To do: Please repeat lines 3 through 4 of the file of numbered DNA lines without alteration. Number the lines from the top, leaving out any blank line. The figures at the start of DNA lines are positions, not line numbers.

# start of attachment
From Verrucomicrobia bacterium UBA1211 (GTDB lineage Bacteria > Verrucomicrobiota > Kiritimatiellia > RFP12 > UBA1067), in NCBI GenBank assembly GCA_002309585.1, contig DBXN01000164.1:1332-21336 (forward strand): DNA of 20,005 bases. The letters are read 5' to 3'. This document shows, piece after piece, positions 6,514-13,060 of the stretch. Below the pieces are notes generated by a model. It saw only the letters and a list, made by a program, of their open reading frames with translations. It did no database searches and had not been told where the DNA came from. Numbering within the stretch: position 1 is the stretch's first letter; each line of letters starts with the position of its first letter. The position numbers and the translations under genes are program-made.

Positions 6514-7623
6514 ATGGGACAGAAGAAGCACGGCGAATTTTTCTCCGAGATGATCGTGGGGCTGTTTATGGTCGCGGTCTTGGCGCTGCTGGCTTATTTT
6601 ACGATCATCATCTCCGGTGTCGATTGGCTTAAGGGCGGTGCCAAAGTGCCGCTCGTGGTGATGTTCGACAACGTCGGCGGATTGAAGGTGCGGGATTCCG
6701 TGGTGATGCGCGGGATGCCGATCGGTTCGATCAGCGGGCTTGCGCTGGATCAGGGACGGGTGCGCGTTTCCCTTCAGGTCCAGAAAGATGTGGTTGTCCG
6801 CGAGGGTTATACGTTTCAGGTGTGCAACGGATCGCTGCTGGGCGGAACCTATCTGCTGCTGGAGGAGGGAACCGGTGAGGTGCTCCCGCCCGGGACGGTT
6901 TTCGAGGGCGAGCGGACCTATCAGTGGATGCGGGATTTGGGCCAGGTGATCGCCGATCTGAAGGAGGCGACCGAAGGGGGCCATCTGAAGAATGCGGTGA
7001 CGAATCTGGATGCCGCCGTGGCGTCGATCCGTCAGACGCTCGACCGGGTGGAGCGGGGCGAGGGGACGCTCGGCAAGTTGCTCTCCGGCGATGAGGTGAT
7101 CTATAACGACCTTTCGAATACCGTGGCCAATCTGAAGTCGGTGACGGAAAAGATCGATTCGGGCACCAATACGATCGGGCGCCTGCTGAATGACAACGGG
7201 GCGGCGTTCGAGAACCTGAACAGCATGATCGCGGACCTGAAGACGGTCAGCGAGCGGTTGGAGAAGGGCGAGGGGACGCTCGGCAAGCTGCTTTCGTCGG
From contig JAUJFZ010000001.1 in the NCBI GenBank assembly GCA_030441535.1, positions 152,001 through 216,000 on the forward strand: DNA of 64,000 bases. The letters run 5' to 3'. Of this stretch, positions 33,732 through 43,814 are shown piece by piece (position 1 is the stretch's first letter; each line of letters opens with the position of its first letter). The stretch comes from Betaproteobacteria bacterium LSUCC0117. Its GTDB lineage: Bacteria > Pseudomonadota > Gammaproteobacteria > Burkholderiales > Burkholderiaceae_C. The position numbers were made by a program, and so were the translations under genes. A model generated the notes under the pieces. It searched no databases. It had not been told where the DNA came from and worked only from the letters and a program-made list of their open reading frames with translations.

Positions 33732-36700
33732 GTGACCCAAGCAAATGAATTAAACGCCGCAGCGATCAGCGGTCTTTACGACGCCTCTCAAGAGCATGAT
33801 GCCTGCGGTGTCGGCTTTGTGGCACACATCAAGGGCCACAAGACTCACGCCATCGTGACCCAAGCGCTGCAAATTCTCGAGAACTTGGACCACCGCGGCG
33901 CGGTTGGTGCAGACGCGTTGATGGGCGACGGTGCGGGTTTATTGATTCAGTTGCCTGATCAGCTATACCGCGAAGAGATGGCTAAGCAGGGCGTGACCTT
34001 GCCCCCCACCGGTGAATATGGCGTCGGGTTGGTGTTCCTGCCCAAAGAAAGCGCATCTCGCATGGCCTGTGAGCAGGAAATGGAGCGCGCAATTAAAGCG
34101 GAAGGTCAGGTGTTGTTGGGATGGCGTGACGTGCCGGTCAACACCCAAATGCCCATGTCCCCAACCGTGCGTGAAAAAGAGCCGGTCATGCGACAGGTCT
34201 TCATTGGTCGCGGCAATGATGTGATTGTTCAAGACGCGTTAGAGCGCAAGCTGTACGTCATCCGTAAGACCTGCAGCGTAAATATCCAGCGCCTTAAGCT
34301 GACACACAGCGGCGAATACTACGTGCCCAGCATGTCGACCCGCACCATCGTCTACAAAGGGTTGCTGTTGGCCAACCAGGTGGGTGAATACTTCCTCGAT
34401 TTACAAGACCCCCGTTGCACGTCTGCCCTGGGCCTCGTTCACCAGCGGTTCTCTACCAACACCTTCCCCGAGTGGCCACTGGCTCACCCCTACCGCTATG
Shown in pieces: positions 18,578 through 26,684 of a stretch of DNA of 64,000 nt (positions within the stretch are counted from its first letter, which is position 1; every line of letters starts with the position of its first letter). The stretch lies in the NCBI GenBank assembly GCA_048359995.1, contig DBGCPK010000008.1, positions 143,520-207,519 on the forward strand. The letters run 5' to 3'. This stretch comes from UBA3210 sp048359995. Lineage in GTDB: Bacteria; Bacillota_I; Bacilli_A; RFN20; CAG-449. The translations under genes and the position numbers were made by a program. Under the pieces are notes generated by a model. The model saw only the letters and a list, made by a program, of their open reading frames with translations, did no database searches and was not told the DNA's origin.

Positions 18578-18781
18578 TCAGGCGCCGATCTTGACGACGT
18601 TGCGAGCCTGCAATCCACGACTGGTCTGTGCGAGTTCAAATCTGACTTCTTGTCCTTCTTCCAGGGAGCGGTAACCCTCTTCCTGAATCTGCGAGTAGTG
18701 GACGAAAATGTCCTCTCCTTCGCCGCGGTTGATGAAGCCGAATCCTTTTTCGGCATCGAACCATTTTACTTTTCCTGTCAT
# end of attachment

6514 ATGGGACAGAAGAAGCACGGCGAATTTTTCTCCGAGATGATCGTGGGGCTGTTTATGGTCGCGGTCTTGGCGCTGCTGGCTTATTTT
6601 ACGATCATCATCTCCGGTGTCGATTGGCTTAAGGGCGGTGCCAAAGTGCCGCTCGTGGTGATGTTCGACAACGTCGGCGGATTGAAGGTGCGGGATTCCG